This blog post was originally posted on March 1, 2018, and was updated on October 14, 2020.
If there’s one food many visitors to Spain immediately seek out, it’s paella.
However, the iconic rice-based dish isn’t as common throughout the peninsula as many tourists seem to think. In fact, it’s more of a regional specialty that hails from the city of Valencia on Spain’s east coast.
Outside of Valencia, many restaurants hawking paella are unfortunately tourist traps quickly reheating frozen rice (the good stuff takes time to cook!). Luckily, it is possible to find delicious, authentic paella in Seville, as well as other lesser-known Spanish rice dishes.
Here’s where to enjoy paella and rice like a local in Seville!
A quick primer on Spanish rice dishes
There’s a lot more to Spanish rice than just paella in Seville. Here are a few more incredible Spanish rice dishes to look out for—consider giving one of them a try!
- Paella: A Spanish rice dish traditionally made with chicken, rabbit, beans and occasionally snails, though now many recipes use seafood. Short-grain rice is cooked in a large pan in a thin layer, with a crispy, caramelized layer on the bottom called socarrat. All of the liquid is cooked out, making the end result on the drier side.
- Arroz caldoso: Where paella is dry, arroz caldoso is almost soupy—the name translates to “brothy rice.” It’s cooked in a deeper pan than paella and can be made with meat, seafood, veggies, or just about anything else!
- Arroz con pato: This rice and duck dish is native to the province of Seville, where the fertile plains between the Guadalquivir River and Doñana National Park provide ideal conditions for growing rice.
- Arroz negro: “Black rice” gets its name from the squid ink that the rice is cooked with! It’s usually topped with calamari and shrimp which provide a stark contrast to the dark color of the rice.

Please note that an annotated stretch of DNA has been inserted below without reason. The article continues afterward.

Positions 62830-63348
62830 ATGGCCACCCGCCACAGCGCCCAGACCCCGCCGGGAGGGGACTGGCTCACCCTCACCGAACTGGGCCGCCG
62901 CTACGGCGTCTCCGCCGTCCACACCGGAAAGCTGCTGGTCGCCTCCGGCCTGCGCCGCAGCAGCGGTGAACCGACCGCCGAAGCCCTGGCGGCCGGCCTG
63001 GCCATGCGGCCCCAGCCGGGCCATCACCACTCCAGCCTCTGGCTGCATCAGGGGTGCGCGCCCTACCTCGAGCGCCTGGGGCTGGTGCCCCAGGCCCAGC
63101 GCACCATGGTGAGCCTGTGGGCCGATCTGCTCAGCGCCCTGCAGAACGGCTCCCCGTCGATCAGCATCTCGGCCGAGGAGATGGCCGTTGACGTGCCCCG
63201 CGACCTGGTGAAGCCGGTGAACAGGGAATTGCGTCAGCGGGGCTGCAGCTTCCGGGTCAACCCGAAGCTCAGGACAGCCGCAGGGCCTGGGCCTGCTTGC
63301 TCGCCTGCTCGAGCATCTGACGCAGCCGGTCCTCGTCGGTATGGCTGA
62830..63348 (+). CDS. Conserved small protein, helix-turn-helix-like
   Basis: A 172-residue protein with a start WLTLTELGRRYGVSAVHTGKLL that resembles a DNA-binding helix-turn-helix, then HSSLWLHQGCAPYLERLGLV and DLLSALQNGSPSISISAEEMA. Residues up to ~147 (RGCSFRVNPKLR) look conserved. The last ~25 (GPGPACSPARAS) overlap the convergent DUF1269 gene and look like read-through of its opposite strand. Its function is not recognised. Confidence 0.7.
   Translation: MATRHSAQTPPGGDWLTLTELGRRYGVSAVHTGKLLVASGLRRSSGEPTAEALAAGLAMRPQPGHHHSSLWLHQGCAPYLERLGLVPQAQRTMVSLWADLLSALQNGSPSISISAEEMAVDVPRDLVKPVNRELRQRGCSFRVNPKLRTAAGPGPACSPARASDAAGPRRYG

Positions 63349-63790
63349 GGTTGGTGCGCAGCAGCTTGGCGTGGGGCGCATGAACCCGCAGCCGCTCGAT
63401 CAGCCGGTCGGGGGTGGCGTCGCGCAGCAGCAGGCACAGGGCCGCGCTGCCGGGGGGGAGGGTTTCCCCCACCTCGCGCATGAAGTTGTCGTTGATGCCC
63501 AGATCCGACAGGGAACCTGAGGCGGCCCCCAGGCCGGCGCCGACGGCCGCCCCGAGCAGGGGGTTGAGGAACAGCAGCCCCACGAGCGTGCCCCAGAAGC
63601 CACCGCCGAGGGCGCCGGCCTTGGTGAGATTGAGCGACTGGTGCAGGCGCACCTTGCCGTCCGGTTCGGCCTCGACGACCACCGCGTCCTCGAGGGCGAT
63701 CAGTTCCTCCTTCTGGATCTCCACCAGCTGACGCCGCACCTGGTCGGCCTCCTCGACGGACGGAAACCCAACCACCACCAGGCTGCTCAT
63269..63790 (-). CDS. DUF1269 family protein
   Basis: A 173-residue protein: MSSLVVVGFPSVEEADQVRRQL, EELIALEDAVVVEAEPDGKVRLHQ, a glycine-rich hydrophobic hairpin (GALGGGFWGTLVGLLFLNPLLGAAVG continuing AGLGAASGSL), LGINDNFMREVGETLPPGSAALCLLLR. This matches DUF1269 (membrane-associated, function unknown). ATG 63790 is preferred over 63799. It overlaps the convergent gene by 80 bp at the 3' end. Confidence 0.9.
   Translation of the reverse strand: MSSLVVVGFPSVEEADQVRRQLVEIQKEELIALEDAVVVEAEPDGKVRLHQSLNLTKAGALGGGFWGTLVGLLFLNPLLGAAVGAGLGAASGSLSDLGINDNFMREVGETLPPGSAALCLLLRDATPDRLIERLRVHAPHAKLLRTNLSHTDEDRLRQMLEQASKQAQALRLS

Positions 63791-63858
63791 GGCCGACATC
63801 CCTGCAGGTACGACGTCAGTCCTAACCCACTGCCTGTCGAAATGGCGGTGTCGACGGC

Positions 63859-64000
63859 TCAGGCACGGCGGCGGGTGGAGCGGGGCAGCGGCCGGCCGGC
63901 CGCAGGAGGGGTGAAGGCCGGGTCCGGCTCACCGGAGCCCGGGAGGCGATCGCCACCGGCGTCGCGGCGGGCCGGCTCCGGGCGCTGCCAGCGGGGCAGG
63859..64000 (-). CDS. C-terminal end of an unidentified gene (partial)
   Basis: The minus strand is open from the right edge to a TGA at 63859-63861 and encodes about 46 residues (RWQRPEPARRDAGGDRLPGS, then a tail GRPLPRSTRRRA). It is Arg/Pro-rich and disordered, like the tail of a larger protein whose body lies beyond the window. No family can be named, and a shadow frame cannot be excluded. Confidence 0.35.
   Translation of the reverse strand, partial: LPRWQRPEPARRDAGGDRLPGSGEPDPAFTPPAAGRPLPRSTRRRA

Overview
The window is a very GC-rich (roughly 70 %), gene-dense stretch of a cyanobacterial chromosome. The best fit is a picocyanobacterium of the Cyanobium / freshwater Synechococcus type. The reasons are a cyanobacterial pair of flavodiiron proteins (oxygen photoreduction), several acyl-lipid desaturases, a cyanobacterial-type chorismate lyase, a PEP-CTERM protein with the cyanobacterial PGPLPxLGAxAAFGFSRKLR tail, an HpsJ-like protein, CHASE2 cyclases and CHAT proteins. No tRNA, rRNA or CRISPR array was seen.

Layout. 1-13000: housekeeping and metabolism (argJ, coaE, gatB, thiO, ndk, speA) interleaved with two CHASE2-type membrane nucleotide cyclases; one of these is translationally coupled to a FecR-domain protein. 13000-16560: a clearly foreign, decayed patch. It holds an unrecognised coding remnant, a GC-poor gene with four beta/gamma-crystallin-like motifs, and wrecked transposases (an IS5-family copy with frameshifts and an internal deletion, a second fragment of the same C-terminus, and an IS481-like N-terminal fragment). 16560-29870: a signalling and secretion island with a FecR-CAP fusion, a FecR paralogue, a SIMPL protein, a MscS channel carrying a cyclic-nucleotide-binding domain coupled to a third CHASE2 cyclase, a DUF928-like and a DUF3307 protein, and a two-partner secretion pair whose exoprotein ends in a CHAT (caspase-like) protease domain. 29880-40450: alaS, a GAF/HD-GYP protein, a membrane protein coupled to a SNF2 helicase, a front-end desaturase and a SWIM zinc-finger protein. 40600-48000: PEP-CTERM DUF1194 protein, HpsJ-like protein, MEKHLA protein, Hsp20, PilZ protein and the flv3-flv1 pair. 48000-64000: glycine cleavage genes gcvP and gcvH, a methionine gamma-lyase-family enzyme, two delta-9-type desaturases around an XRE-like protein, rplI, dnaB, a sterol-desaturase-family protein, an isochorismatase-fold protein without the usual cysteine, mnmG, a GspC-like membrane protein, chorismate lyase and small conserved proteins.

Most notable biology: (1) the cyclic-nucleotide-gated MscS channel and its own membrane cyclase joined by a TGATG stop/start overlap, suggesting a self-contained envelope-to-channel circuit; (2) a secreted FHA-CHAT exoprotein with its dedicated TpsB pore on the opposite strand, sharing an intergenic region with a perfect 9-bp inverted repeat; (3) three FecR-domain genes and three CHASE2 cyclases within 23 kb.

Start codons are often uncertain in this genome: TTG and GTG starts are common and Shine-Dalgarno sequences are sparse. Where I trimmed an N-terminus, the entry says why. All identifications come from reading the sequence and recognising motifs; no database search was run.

- Arroz a banda: A rice and seafood dish from Valencia, in which both components are cooked together and then served separately.
Where to eat amazing paella in Seville
La Paella Sevilla
Owned and operated by a Valencian family, La Paella Sevilla is home of the most authentic paella in Seville. Their menu is small, but that just guarantees that everything will be prepared to perfection.
In addition to delicious paella, they also serve up some lesser-known (at least among visitors) but equally delicious dishes such as arroz a banda and fideuà (think paella but with noodles instead of rice!).
You’ll have to hike a little ways away from the city center to get to L’Albufera, but the trek is well worth it.
Named for the lake region near Valencia where paella was born, this fabulous restaurant is a local favorite for paella in Seville. They offer more than 30 varieties of paella and other authentic Valencian rice dishes, all served in generous portions in the cast-iron skillet it was cooked in. The prices are practically unbeatable for the quality as well.
To minimize your wait time, be sure to call ahead and order your paella in advance so it will be ready when you arrive.
El 3 de Oro
Since 1917, El 3 de Oro has served up both traditional Andalusian dishes as well as some of the best paella in Seville. Its traditional, old-world decor prove that not much has changed here in over a century.
All of their dishes are lovingly prepared with fresh, local ingredients for a true farm-to-table experience (or sea-to-table, in the case of their exquisite lobster paella!). However, no matter if you choose a hearty rice dish or some of their delicious, smaller tapas, you’re sure to leave happy.
Located just a few blocks to the east of María Luisa Park, Otaola is famous for its artisanal rices and tapas. A true hidden gem in the Porvenir neighborhood, they offer around 30 kinds of excellent quality rice, and you can’t really go wrong with anything on the menu. This spot is quite popular among locals in the know, so it’s best to call ahead and reserve to make sure you get a spot.
Restaurante Rio Grande
With a privileged location right on Calle Betis along the banks of the Guadalquivir, Rio Grande is unmissable both for the food and the vibe. This place does an excellent job of combining an upscale ambiance with the same classic dishes that generations of sevillanos know and love, including a fantastic selection of rices. Try the vegetable paella or the local duck rice for a truly unforgettable meal.Want our insider’s guide to eating in Seville? Just add your email address in the form below!
Life is too short to speak one language and stay in one place. In 2015, this philosophy took her from familiar Ohio to sunny southern Spain. Usually drinking tinto de verano, reading Lorca, or attempting to dance flamenco (not all at once). Follow her blog, Viatic Couture, for more.